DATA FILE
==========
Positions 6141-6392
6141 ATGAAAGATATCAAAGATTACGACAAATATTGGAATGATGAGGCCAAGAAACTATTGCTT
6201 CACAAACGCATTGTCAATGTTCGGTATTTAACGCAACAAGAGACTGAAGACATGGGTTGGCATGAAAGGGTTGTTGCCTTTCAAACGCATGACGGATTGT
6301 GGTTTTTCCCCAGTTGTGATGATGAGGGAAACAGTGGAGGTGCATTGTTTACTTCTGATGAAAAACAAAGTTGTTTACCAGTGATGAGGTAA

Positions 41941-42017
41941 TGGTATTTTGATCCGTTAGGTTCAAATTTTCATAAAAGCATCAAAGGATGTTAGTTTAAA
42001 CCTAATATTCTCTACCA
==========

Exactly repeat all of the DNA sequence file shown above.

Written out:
Positions 6141-6392
6141 ATGAAAGATATCAAAGATTACGACAAATATTGGAATGATGAGGCCAAGAAACTATTGCTT
6201 CACAAACGCATTGTCAATGTTCGGTATTTAACGCAACAAGAGACTGAAGACATGGGTTGGCATGAAAGGGTTGTTGCCTTTCAAACGCATGACGGATTGT
6301 GGTTTTTCCCCAGTTGTGATGATGAGGGAAACAGTGGAGGTGCATTGTTTACTTCTGATGAAAAACAAAGTTGTTTACCAGTGATGAGGTAA

Positions 41941-42017
41941 TGGTATTTTGATCCGTTAGGTTCAAATTTTCATAAAAGCATCAAAGGATGTTAGTTTAAA
42001 CCTAATATTCTCTACCA